|Bruker's SKYSCAN 1273 is the next generation benchtop 3D X-ray microscope (photo courtesy of Bruker)|
Although industrial CT scanners operate under the same principles as medical CT scanners, they can attain much higher X-ray intensity and spatial resolutions. High-resolution, industrial CT scanners are mainly used in materials sciences and for investigating engineering products but recently have been increasingly used to analyze archaeological objects. This new direction has enormous implications for the future of archaeological research. The equipment provides a powerful means to study the external and internal structure of a series of archaeological materials in a nondestructive way, including human osteological specimens, animal bone, metal and ceramic archaeological objects, wooden objects, as well as plaster, frescoes, and soil and rock samples.
PHALERON BIOARCHAEOLOGICAL PROJECT
|The Phaleron cemetery sheds light on life and death at the ancient Attic port (image used with the kind permission of the Ephoreia of Piraeus, Western Attica, and the Islands, Ministry of Culture, Greece)|
One of the primary research projects that the high-resolution CT analysis will support is the Phaleron Bioarchaeological Project. The Phaleron cemetery, which includes more than 1,900 skeletons, is one of the largest and arguably the most spectacular ancient burial assemblage that has ever been unearthed in the Greek mainland. The analysis will focus on a series of infant pot burials that will be almost impossible to excavate without destroying some of the original information. Thus, a CT scanner would become an invaluable asset due to its ability to reveal exact burial positions and internal bone structure and histology without damaging the objects. In addition, histological, paleopathological, taphonomic, and diagenetic analyses will be conducted on the rest of the bones of the cemetery.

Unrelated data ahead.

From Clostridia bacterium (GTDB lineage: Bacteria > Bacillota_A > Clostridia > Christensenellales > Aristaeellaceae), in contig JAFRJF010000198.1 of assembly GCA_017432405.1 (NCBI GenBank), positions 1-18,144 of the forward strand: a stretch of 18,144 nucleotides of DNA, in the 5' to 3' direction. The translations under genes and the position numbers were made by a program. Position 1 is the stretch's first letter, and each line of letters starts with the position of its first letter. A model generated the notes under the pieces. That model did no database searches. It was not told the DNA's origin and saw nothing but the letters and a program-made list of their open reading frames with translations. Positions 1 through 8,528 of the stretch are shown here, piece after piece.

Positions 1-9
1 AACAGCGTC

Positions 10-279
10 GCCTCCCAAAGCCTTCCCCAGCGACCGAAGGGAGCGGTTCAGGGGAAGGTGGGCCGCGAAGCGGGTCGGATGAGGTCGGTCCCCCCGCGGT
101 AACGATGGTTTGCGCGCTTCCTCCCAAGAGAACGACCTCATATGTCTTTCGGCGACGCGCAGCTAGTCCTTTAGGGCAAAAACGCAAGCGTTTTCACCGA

SCIENTIFIC RESEARCH AND RESOURCES
|The Lab is one of the very few in Greece that can undertake large-scale projects in the various fields of archaeological science|
The Lab’s facilities and equipment support the widest possible range of basic science research consistent with the academic interests at the School. Located on the American School’s main campus in Athens, the Lab is a free-standing, three-level building encompassing more than 1,000 square meters (10,760 square feet). With expertise in human skeletal studies, faunal analyses, environmental archaeology, and soil micromorphology, the Lab offers cutting-edge analytical equipment for sampling and analyzing organic and inorganic materials, as well as designated spaces for study, library research, and consultation. The Lab facilitates the independent research of international scholars who study bioarchaeology, geoarchaeology, archaeobotany, zooarchaeology, and materials science. It also provides a variety of fellowships as well as resources for independent research. In addition, Lab staff help American School scholars better understand how scientific methods can provide new context to their own philological, classical, and historical research.